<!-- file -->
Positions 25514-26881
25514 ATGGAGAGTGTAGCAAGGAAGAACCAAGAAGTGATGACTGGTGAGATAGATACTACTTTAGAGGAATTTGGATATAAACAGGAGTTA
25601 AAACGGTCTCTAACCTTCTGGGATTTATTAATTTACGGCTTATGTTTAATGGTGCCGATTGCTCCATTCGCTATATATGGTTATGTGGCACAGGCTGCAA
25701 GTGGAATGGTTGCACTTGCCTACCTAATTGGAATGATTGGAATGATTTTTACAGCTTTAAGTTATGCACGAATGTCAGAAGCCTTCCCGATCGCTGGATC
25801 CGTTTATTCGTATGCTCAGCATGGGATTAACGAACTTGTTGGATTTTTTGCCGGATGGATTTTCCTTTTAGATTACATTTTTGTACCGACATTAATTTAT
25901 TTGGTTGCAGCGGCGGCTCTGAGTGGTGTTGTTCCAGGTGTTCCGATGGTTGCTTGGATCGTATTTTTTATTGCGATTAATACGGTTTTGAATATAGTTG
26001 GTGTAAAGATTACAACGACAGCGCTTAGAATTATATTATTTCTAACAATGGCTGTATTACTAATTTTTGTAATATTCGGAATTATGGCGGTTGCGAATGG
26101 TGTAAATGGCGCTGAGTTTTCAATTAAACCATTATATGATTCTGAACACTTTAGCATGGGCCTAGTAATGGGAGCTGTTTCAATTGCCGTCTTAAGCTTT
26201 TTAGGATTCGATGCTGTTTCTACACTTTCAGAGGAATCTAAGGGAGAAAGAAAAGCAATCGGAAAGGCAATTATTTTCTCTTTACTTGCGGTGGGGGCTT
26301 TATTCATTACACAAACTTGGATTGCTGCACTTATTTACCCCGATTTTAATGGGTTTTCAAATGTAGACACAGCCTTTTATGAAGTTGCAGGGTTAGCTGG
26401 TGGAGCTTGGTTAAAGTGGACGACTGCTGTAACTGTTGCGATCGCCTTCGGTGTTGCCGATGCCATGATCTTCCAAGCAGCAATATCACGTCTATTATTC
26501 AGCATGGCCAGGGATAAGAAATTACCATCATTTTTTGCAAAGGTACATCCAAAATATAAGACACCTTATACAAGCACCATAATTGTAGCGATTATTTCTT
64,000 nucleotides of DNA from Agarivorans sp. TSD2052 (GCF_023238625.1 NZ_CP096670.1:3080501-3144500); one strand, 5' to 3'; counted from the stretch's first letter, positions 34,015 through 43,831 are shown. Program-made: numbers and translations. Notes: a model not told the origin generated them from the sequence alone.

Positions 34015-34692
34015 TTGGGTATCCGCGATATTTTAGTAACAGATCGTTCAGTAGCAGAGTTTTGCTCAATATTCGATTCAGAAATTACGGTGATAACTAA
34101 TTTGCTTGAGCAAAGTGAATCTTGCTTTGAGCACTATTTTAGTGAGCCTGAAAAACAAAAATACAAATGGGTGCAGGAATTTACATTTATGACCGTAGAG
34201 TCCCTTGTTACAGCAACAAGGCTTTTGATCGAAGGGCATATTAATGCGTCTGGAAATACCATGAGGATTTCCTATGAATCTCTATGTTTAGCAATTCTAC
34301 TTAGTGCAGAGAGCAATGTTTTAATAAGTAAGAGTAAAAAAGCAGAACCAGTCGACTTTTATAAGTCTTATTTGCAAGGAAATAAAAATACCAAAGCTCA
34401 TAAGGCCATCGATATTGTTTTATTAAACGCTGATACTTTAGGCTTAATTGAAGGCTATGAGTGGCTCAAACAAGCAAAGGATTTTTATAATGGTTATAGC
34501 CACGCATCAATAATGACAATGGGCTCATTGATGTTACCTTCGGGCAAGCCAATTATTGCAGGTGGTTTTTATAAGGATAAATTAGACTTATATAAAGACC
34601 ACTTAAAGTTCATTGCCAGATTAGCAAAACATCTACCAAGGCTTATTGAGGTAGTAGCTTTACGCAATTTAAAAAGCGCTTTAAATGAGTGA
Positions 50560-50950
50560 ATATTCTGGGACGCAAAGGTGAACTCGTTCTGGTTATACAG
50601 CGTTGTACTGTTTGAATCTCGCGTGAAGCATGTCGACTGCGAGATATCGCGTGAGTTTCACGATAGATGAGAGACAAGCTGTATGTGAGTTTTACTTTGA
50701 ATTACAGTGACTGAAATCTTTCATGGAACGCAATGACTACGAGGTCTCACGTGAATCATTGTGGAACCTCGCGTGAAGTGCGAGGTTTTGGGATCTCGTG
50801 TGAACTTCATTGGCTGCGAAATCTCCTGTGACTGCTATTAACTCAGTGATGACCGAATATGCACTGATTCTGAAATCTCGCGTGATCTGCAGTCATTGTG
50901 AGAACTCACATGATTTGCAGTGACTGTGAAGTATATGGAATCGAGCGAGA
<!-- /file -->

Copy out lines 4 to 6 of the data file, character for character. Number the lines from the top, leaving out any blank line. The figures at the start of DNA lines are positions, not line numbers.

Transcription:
25701 GTGGAATGGTTGCACTTGCCTACCTAATTGGAATGATTGGAATGATTTTTACAGCTTTAAGTTATGCACGAATGTCAGAAGCCTTCCCGATCGCTGGATC
25801 CGTTTATTCGTATGCTCAGCATGGGATTAACGAACTTGTTGGATTTTTTGCCGGATGGATTTTCCTTTTAGATTACATTTTTGTACCGACATTAATTTAT
25901 TTGGTTGCAGCGGCGGCTCTGAGTGGTGTTGTTCCAGGTGTTCCGATGGTTGCTTGGATCGTATTTTTTATTGCGATTAATACGGTTTTGAATATAGTTG